The stock market is higher Wednesday as investors brace for what Jay Powell and company have to say.
Seven of 11 S&P sectors are higher, led by Consumer Discretionary. All the megacaps are higher, with Amazon at the top. Energy is the weakest sector.
Major European indexes popped after the ECB called an emergency policy meeting where the central bank instructed staff to create a new tool to address yield fragmentation.
“Not exactly a bazooka,” economics lecturer Daniel McLaughlin tweeted. “The ECB called an emergency meeting this AM, so explicitly acknowledging that fragmentation is already there in the EA, and said it would reinvest the PEPP flexibly (as it said it could last week) and has set up committees to come up with something else.”
Global yields fell and put pressure on Treasury yields. U.S. rates are now off their lows.
The 10-year Treasury yield is down 7 basis points to 3.41% and the 2-year is also down 9 basis points to 3.35%.
Weaker-than-expected May retail sales numbers may also be helping stocks, giving the Fed a little more breathing room down the road. Sales fell 0.3%, compared with forecasts for a rise of 0.1%, while April’s figure was revised down.
The retail control group, which goes into GDP calculations, was flat.
The “factors that have sustained spending thus far are getting near the end of their rope, and we are increasingly concerned that goods spending will slow sharpl and that will be particularly evident in retail sales which is mostly a measure of goods spending,” Wells Fargo said.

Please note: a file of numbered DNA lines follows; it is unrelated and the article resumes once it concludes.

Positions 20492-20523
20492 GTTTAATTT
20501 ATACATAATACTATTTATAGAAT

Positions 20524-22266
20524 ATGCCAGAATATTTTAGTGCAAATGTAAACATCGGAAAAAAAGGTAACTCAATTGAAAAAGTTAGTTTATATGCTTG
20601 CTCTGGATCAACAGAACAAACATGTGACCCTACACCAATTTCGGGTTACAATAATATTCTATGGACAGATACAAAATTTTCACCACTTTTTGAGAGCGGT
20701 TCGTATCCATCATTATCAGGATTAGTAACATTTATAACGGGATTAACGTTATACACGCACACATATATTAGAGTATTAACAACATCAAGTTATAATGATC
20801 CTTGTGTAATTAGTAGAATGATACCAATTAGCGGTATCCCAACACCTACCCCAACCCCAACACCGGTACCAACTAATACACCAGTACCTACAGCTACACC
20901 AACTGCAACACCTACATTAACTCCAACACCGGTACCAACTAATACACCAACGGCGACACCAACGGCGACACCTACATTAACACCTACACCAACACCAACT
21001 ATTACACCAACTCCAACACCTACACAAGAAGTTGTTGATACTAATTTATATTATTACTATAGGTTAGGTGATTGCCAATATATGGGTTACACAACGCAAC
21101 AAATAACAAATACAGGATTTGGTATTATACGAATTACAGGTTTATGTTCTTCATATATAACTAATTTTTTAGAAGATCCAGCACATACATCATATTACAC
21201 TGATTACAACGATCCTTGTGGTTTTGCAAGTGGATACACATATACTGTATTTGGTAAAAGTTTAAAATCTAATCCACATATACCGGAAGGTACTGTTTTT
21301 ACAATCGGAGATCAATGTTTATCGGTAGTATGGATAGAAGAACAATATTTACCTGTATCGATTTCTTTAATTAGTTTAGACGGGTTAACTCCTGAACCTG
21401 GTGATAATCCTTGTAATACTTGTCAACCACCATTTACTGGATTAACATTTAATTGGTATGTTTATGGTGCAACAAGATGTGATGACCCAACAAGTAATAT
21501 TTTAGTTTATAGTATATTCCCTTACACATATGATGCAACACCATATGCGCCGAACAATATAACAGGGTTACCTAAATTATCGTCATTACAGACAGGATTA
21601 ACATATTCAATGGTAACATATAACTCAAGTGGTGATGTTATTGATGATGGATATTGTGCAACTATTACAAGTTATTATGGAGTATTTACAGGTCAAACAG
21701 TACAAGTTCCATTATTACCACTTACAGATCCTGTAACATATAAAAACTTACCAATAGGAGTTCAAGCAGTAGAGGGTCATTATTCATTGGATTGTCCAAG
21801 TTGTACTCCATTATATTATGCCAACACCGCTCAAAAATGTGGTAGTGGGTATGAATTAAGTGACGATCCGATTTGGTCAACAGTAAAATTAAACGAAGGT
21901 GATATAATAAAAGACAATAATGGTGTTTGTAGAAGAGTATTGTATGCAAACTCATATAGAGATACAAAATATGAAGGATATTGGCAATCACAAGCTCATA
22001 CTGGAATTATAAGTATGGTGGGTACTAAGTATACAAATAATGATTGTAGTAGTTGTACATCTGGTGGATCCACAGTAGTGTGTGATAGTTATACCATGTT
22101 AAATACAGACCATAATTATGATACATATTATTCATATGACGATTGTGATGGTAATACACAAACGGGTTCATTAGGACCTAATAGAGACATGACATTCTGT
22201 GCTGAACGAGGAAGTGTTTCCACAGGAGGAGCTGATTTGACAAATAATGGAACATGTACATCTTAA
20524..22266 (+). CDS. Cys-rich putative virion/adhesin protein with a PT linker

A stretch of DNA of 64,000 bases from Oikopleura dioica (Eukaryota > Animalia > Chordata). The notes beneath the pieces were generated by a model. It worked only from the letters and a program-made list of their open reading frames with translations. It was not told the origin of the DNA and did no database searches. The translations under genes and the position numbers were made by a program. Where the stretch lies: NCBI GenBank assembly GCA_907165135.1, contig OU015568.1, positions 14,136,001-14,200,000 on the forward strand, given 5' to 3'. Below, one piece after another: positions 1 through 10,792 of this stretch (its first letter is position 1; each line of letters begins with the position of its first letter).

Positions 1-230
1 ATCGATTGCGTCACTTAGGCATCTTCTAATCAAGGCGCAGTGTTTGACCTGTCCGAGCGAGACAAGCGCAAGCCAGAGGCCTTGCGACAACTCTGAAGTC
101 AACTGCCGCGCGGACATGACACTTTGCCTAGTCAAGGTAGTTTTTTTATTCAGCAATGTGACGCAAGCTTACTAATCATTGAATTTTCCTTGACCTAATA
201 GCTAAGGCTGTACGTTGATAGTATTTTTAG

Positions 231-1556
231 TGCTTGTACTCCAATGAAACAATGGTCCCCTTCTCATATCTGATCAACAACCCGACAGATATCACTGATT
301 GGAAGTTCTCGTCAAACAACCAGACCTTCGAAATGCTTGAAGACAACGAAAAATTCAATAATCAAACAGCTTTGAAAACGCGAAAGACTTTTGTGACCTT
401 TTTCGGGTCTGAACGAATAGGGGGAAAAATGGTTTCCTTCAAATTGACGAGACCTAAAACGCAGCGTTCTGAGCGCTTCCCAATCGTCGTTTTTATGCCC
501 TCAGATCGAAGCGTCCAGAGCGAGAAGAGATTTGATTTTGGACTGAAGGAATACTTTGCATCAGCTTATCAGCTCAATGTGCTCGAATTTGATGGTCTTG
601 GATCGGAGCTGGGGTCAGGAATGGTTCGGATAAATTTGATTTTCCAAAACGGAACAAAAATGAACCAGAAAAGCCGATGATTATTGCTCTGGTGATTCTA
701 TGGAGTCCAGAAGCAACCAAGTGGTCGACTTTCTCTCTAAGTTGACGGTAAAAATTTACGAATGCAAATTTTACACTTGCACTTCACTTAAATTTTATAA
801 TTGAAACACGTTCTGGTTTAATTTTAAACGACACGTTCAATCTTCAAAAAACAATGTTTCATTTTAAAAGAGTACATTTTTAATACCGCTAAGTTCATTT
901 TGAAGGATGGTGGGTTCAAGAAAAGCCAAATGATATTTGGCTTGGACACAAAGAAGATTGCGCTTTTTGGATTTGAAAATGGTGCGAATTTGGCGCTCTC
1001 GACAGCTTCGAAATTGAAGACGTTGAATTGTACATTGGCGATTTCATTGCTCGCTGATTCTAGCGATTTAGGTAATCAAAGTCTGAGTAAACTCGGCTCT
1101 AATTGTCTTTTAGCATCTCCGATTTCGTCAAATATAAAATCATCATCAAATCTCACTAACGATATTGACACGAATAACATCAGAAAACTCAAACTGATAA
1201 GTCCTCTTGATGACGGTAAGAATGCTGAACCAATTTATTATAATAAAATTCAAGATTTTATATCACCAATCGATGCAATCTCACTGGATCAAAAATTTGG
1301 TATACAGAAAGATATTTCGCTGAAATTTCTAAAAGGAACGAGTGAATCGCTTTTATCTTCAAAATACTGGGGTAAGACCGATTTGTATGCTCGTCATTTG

The FOMC announcement comes at 2 p.m. ET today, with markets pricing in a 95% of a hike of 75 basis points, and a 5% chance off 100 basis points.
But many Wall Street banks are still sticking with the Fed raising by 50 basis points, with members still reluctant to overshoot.
“A 0.75ppt move today means future Fed attempts to signal policy direction will be countered with ‘they don’t mean it, remember June 2022,’” UBS chief economist Paul Donovan said.
Fed policy is more straightforward than the ECB’s peripheral bond dilemma, SocGen’s Kit Juckes said.
“Of course, straightforward isn’t the same thing as ‘simple’ when many of the drivers of inflation are unaffected by rates (energy and food prices, for starters) and others really are temporary (spending pivoting from goods to services as soon as summer approached), but if that means they need to tighten faster, at least they just need to brief the press, apparently.”
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